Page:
The second annual Third Sector Excellence Awards, held at a Park Lane hotel last week, honoured the very best in voluntary sector achievements in the past year - and introduced 500 guests to the art of heckling in sign language.
Many of the glittering awards ceremonies held in top London hotels consist of the more privileged classes of society patting themselves on the back, writer and broadaster Emma Freud told 500 guests at the Third Sector Excellence Awards last week.
The Excellence Awards, by contrast, recognise the achievements of people who have done much more for others than for themselves, she said - people she had got to know and admire during her involvement with Make Poverty History.
Freud made the remarks as she introduced the awards for "some terrific winners" during a celebration dinner at the Grosvenor House hotel in Park Lane. As well as charity staff and suppliers, the guests included chief executives, Dame Suzi Leather, chair of the Charity Commission, and voluntary sector champion Baroness Pitkeathley.
Freud introduced a string of sponsors, from HSBC to Everyclick.com, to present 14 awards to organisations ranging from the tiny KitAid (Small Charity, Big Achiever) and the Children's Trust (HR Strategy) to such big players as Comic Relief (Digital Media Campaign) and the British Heart Foundation (Fundraising Team of the Year).
The top accolades of the evening went to the RNID, which won the Overall Excellence award, and Dame Elisabeth Hoodless, who received the Lifetime Achievement award for her work as executive director of Community Service Volunteers. Hoodless has worked tirelessly to promote volunteering since she became CSV's first member of staff more than 40 years ago and has been particularly tenacious and effective in influencing opinion formers and government to improve the national climate for volunteering.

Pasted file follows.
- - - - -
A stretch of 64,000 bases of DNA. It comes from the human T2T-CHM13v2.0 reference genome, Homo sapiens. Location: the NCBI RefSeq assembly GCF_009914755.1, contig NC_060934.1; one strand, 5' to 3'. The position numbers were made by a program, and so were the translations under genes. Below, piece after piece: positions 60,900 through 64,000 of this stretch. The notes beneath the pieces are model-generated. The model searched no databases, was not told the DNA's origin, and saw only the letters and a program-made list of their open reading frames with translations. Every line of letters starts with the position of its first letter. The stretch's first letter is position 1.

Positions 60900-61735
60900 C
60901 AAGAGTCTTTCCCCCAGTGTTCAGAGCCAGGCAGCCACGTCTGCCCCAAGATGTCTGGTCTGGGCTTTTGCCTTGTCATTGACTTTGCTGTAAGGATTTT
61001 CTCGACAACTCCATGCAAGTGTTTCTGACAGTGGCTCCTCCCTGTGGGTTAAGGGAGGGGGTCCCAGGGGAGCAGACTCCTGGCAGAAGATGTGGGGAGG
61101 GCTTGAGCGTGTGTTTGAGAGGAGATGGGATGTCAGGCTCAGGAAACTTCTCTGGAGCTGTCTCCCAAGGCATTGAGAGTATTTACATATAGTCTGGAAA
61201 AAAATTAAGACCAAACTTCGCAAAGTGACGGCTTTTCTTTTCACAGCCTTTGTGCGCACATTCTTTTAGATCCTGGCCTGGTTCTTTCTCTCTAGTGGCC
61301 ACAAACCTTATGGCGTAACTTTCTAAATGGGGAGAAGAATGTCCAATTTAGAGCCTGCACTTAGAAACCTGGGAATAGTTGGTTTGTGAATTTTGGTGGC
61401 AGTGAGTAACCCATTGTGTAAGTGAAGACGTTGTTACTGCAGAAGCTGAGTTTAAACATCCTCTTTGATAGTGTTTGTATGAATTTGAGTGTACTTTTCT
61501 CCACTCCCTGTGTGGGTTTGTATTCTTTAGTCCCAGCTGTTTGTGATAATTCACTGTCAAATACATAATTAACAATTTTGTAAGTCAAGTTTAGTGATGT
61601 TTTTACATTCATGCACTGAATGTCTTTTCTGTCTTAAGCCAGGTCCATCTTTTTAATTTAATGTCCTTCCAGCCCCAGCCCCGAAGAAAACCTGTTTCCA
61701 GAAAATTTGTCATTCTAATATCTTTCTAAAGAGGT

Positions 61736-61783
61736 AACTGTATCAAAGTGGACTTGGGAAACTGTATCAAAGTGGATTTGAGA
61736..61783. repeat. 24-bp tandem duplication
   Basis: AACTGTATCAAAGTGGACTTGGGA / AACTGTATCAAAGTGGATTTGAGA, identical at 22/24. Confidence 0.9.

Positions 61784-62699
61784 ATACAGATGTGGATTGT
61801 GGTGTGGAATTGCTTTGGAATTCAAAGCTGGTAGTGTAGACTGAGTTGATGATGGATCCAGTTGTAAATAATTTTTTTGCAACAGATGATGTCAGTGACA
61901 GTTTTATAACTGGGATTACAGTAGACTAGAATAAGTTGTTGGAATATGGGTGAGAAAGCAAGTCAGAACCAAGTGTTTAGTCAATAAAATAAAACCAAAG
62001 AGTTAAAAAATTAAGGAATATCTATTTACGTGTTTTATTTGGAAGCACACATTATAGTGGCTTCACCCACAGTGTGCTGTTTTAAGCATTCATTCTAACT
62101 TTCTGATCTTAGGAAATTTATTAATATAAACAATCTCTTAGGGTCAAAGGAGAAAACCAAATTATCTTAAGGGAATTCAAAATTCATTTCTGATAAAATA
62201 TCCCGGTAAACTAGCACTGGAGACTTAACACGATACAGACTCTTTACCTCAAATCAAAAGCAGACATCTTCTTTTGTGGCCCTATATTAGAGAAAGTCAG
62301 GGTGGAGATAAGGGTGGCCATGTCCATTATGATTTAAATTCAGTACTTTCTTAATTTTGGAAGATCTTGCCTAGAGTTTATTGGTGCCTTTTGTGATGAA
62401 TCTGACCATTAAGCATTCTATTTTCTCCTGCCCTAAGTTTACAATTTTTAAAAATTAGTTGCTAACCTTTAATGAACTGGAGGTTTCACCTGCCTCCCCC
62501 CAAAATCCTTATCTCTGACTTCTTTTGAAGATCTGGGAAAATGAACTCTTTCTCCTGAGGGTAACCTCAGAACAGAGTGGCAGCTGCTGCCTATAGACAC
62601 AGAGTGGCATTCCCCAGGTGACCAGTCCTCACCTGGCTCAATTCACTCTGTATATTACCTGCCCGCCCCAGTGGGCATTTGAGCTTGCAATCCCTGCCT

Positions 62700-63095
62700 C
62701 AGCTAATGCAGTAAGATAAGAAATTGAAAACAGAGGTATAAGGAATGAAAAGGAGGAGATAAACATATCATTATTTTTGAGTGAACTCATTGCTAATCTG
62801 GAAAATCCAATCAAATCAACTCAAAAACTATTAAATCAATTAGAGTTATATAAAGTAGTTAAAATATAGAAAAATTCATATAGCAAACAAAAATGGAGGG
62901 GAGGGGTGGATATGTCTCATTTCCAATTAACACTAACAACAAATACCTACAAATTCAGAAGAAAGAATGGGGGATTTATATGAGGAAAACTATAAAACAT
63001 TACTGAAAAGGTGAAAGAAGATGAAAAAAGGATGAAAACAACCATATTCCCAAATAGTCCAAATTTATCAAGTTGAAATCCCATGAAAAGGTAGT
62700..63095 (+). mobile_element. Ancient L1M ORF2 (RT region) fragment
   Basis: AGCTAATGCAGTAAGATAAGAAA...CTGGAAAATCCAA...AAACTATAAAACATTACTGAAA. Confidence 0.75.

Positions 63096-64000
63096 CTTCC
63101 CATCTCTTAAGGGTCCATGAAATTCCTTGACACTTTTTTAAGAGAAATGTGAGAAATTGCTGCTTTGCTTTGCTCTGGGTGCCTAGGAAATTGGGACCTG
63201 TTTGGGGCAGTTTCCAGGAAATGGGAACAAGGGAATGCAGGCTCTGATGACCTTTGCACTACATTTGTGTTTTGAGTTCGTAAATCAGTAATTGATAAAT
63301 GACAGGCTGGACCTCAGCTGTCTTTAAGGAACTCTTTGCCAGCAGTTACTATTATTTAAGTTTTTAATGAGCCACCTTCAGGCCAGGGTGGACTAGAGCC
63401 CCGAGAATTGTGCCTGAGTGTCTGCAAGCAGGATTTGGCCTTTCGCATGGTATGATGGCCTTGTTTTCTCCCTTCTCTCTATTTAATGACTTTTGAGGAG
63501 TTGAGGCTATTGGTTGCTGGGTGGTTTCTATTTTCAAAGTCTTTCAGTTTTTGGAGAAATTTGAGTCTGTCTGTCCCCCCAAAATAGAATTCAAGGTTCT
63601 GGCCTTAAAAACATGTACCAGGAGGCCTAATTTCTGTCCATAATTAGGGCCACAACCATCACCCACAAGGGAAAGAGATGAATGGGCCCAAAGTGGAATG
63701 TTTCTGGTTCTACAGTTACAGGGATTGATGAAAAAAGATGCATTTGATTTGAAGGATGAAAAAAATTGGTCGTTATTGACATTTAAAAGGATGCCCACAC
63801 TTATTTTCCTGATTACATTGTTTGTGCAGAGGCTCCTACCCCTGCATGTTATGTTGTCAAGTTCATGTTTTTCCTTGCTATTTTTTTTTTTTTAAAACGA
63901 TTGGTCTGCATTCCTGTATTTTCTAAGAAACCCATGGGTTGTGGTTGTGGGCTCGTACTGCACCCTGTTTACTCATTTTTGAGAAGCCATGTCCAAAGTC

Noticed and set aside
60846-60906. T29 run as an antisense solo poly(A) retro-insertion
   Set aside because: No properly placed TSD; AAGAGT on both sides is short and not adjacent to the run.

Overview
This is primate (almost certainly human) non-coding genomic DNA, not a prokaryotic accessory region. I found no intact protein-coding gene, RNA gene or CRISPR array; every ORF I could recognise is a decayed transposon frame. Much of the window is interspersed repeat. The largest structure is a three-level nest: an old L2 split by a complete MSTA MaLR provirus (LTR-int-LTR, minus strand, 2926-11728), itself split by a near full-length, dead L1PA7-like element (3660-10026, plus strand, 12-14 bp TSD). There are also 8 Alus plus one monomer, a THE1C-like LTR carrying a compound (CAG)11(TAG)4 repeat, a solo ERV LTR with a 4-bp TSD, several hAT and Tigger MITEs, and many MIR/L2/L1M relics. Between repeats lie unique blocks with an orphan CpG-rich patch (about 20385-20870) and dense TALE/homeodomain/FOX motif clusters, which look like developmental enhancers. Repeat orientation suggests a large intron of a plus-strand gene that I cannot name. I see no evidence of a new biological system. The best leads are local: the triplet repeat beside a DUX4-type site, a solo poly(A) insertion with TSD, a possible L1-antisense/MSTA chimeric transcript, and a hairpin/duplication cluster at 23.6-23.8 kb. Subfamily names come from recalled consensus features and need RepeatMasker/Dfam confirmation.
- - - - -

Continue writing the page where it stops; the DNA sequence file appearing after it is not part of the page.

Susan Osborne, director of RNID's Breaking the Sound Barrier campaign, was on stage twice - first to collect the award for Integrated Campaign award, then to collect the Overall Excellence award on behalf of the charity.
Had there been a category for 'most enthusiastic response on hearing you've won an award', she would have won that too: she punched the air, kissed Freud and made a point of thanking the stage-side signer profusely.
Another signer had featured in the warm-up act of comedian and magician John Lenahan. First he tested her vocabulary by dropping the word 'antidisestablishmentarianism' into his patter, then various risque remarks prompted one guest to heckle him in sign language, which included gestures that even those with little knowledge of signing would comprehend - they would have been understood by anyone who had ever been the victim of road rage.
Good humour and a sense of fun ran through the entire event: the fact that it was a Monday didn't prevent many of the guests enjoying the disco and staying on the dance floor beyond 1am.
This was the second year of the Third Sector Excellence Awards, which will be expanded and repeated next year.